Not long ago Wade Davis placed near the top of prospect lists. At 6-foot-5 with a simple delivery and easy arm action Davis was the textbook power pitcher. He had a lively fastball that ranged into the mid-90s and could touch higher, a knee-buckling curveball, a solid slider, and a developing changeup. You weren't alone if you thought Davis could turn into a frontline pitcher. The Rays showed confidence in their young arm by refusing to trade him for Jason Bay or others, and by signing him to an extension after just 35 big-league starts. Success seemed like a birthright to Davis back then.
Davis reached the majors as a 23-year-old. In his first start in the majors he struck out nine batters, including three in a row to start the game—his first six outs were recorded via strikeout. After six starts Davis had a 118 ERA+ and a 2.77 strikeout-to-walk ratio. But that early success turned out to be a tease, a figment of small-sample magic, and not an omen. Davis would spend the next two seasons in the rotation looking average. He made 58 starts, posted a 90 ERA+, and struck out 1.74 batters per walk. Faced with an overcrowded rotation the Rays opted for Jeff Niemann over Davis last spring, then Alex Cobb over Davis when Niemann suffered an early-season injury.
To Davis' credit he took his relegation to the bullpen about as well as you could hope. Though he spoke about his desire to start he went out and pitched the best season of his career to-date—he struck out 11.1 batters per nine after posting strikeout rates that added up to 11.2 the previous two seasons. After the season Andrew Friedman said he would not ask Davis to pitch in relief again. True to his word, Friedman sent Davis to Kansas City in the James Shields-Wil Myers trade, thus rewarding Davis with the opportunity to once again take the mound every fifth day.
Davis is reportedly entrenched in the Royals rotation, which leads to some questioning, such as: Why should anyone expect this time to be different? As best as anyone can tell there were a few factors that led to Davis' so-so efforts in the Rays rotation. The problems begin with a shallow arsenal. Davis was never able to foster the changeup, leaving him with what amounted to a slow fastball. The lack of an offspeed pitch to go with his fastball and curveball allowed teams to load their lineups with right-handed batters since Davis didn't have anything that moved away from them.
After moving to the bullpen last spring Davis began toying with a splitter and a cutter. The latter stuck in his repertoire and takes the role of a changeup by offering a different look from his fastball. The resulting interplay was something to behold, with Davis showing confidence in each of his offerings. Despite the progress it is notable that Davis has not had to use his new collection of pitches against batters more than once per night. This seems to be a theme with Davis: even when he solves problems he still has to show more of his work to convince us he's figured it out.
Muddying matters for Davis the starter was spotty fastball command, a questionable philosophy, and durability concerns. Too often Davis would nibble as a starter, leading to prolonged at-bats. It's one thing for Cliff Lee to pitch to the blacks, it's another for a pitcher with sub-par command. Jim Bowden suggested during the 2012 season Davis had tried mimicking Jeremy Hellickson too much. No one can prove the theory true or false, and yet Davis did appear more aggressive last season in challenging hitters with his pitches.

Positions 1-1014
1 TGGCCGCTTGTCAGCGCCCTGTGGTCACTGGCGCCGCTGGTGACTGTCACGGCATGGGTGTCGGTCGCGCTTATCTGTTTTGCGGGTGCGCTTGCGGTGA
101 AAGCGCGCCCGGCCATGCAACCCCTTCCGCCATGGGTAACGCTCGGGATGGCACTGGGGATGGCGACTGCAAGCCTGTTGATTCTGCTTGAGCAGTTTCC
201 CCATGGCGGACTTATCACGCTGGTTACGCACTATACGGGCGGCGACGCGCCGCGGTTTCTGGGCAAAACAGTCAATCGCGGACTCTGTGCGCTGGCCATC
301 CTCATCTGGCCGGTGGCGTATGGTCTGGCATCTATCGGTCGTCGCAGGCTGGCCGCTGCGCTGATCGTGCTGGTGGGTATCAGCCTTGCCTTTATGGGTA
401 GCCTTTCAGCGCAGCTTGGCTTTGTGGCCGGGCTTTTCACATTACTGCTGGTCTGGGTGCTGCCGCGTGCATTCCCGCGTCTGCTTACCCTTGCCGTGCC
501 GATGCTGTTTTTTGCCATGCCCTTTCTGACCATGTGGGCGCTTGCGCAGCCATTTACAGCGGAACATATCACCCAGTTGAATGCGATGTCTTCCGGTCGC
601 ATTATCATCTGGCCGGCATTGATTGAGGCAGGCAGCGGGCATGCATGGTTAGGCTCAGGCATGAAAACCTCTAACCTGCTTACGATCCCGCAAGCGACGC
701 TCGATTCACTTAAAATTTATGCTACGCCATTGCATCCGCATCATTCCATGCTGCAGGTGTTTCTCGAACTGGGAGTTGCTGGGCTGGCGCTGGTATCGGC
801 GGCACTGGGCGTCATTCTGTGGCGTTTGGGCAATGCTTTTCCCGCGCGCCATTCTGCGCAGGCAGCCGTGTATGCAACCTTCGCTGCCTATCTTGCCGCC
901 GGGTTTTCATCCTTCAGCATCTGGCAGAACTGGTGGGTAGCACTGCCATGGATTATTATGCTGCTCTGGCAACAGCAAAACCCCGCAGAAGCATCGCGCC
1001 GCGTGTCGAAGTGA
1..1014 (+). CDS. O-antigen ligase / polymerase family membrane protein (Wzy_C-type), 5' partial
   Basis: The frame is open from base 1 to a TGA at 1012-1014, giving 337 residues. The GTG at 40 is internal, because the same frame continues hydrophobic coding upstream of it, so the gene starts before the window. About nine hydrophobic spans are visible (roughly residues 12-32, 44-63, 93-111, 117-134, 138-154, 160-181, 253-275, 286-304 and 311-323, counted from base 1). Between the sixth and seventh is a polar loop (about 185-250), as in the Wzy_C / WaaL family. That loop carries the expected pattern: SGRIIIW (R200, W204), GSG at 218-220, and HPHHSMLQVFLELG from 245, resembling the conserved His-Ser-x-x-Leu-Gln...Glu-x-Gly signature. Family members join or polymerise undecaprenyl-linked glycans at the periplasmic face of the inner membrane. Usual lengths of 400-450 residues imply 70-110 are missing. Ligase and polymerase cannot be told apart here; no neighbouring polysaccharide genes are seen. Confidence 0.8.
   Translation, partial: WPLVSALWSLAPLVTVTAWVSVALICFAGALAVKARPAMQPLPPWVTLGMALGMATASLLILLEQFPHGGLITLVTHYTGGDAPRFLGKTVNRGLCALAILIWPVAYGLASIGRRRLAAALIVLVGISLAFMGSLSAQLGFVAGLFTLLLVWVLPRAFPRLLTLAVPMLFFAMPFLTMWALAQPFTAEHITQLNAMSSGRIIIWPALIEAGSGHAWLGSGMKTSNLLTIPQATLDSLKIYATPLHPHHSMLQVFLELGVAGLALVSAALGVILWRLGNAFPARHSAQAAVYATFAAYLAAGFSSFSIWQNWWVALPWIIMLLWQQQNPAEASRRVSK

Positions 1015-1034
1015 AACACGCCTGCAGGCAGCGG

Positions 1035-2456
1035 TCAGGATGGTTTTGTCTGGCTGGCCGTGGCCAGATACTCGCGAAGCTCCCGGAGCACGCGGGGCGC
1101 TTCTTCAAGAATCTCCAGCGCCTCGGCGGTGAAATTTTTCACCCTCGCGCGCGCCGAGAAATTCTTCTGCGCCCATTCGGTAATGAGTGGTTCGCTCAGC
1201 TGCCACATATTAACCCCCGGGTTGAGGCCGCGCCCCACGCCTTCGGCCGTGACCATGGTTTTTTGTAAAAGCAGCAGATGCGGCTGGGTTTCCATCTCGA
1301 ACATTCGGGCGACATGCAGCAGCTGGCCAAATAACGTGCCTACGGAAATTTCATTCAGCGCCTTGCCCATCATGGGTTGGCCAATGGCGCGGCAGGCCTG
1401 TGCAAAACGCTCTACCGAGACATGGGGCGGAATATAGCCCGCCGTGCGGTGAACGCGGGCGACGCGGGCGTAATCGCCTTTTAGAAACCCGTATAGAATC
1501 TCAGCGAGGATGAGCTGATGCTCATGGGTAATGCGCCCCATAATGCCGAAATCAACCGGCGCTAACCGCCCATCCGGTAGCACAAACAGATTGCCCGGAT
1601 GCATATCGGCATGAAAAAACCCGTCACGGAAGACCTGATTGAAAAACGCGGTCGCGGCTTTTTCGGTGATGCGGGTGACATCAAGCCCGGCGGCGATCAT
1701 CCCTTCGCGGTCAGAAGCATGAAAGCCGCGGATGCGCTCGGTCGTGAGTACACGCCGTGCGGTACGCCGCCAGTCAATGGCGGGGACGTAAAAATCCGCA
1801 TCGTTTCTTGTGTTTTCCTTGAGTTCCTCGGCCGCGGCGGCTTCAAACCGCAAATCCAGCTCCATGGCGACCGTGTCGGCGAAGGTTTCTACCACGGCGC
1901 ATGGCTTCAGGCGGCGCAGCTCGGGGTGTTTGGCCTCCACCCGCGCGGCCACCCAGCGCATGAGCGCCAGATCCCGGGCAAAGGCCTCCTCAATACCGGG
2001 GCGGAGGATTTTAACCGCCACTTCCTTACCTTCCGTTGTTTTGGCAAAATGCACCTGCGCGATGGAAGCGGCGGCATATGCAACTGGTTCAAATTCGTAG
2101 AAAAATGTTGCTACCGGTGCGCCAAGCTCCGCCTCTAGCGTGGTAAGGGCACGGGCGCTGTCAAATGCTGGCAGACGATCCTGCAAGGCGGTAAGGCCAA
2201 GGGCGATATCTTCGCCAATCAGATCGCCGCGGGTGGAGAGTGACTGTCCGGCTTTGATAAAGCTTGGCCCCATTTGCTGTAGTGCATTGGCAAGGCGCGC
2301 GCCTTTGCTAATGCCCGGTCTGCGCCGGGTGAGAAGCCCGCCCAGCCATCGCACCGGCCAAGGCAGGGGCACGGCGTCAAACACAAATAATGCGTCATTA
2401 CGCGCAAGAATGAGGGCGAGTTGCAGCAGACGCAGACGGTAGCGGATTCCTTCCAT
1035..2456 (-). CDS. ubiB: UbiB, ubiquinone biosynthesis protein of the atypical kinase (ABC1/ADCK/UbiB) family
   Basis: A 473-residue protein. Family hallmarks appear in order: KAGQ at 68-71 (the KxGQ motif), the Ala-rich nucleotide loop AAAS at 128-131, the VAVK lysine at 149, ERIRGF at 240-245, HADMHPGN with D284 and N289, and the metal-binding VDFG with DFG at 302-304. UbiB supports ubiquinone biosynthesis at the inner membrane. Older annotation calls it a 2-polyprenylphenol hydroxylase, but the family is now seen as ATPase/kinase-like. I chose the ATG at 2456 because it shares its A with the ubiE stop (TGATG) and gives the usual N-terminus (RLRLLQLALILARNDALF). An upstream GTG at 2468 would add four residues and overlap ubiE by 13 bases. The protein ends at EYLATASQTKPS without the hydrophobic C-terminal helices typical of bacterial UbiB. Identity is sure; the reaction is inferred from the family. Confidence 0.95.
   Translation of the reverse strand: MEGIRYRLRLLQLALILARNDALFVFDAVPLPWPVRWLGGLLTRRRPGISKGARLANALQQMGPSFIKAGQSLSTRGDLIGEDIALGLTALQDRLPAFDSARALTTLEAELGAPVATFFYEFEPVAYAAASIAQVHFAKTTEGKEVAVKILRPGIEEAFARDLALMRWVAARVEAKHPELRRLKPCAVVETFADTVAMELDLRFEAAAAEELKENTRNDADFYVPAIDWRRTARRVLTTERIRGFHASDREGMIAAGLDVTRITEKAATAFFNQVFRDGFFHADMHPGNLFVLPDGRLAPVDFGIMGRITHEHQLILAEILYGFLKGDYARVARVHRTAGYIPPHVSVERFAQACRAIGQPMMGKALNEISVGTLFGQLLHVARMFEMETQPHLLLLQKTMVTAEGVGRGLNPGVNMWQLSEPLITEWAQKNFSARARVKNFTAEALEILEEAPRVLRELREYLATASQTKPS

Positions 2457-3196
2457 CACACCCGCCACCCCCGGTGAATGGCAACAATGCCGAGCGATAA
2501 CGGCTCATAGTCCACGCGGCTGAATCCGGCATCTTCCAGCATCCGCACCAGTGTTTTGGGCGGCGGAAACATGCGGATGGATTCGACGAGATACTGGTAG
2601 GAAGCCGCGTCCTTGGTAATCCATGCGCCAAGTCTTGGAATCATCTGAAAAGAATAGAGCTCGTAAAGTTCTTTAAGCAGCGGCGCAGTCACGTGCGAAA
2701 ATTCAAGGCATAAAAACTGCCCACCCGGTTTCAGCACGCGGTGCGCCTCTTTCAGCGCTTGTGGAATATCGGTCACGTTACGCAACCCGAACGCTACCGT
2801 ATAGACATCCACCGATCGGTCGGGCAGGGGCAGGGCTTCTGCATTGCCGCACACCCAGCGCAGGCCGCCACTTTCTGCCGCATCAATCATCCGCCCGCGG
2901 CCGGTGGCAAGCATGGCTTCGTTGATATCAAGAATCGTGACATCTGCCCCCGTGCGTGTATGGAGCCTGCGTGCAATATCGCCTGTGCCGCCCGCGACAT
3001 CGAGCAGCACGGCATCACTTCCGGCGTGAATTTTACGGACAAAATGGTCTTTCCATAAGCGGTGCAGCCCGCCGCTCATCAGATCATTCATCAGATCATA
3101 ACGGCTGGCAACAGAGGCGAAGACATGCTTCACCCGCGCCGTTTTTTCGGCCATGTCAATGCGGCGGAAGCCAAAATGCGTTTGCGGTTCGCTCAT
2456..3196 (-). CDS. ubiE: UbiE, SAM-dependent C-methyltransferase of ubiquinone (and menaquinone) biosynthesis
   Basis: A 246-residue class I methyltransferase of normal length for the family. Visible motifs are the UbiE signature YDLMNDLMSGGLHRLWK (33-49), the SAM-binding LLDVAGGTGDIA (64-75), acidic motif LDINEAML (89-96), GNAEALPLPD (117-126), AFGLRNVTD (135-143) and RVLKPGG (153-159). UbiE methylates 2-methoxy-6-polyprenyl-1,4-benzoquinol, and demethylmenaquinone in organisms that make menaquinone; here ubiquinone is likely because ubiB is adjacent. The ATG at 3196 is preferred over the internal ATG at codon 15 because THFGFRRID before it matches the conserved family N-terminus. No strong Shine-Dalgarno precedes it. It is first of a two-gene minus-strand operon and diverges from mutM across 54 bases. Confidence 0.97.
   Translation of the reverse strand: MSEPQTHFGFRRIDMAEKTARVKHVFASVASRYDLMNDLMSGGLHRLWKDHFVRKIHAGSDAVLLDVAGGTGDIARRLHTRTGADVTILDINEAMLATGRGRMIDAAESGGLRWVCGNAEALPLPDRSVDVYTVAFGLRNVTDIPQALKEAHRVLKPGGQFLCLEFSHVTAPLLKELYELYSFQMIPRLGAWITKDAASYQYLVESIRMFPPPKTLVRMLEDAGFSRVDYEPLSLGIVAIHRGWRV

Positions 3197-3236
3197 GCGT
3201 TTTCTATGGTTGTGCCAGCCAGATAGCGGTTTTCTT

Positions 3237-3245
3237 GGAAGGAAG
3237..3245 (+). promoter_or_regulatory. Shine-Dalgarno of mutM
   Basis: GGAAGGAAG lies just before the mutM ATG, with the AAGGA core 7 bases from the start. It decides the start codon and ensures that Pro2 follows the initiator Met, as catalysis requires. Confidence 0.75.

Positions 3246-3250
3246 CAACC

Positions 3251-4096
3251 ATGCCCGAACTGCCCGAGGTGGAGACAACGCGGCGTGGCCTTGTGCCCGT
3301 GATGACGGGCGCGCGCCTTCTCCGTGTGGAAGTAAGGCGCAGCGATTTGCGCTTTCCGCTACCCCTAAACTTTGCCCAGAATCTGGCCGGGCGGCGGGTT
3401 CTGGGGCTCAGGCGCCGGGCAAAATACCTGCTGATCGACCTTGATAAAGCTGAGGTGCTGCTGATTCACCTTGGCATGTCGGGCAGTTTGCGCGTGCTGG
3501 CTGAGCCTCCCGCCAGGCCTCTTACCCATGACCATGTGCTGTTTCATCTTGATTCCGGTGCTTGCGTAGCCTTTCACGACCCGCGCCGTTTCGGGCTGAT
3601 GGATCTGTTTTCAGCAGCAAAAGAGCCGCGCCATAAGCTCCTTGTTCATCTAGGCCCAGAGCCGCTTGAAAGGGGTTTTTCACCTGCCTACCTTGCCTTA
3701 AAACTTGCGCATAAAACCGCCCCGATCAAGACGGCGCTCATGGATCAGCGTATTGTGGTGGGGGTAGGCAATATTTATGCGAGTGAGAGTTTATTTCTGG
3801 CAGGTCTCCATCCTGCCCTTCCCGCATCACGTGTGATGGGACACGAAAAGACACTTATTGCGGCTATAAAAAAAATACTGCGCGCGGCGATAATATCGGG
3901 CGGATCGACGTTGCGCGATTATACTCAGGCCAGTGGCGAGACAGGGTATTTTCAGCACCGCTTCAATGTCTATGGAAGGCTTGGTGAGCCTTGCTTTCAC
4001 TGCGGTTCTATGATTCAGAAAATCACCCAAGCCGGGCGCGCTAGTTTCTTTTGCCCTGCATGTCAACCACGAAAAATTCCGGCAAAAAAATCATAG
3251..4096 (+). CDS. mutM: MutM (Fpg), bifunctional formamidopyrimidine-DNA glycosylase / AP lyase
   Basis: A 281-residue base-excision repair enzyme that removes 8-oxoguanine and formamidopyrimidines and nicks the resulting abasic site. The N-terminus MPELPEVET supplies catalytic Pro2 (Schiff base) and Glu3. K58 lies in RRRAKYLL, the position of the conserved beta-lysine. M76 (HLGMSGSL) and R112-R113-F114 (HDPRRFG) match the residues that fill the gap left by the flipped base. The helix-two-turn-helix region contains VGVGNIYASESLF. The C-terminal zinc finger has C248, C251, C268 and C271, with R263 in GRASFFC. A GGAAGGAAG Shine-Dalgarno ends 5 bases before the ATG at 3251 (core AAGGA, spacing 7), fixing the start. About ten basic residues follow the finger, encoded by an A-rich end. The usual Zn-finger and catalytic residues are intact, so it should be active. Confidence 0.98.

And then there are the durability concerns. During Davis' prospect days he gained the reputation of a slow finisher. He'd fall apart down the stretch and enter the offseason vowing to improve on it the next year. Unfortunately Davis, great build and all, has not proven to be a workhorse. He made trips to the disabled list in both of his starting seasons, and his velocity would taper off from time to time without warning. Perhaps Davis can condition his body better now that he's experienced the rigors of having to prepare to throw day in and day out.
While Davis attempts to resolve those issues, Royals fans should take comfort in the positives of his game. He earned the nickname "Bulldog" in part because of his mound demeanor, and while he hasn't lived up to expectations, he still managed to hang above the replacement-level threshold. Likewise, even with wavering velocity, there is something to be said about the late life on his fastball, as evidenced by how often batters get underneath it. Pop-ups account for 15 percent of his career fastballs hit into play, and 35 percent of the fastballs turns flyballs, according to Brooks Baseball.
The entire package bares resemblance to a typical no. 4 starter. That may not be the front-of-the-rotation dreamboat everyone saw when they looked Davis' way a few years back, but he could be a much-needed contributor for a Royals team dealing with a sticky rotation situation. After all, Kansas City has one perceived lock (Shields), another somewhat lock (Jeremy Guthrie), and potentially two pitchers they hope have bounce-back seasons (Ervin Santana and Bruce Chen). Having an average-ish Davis hanging around won't ignite fires of passion but it will help win games.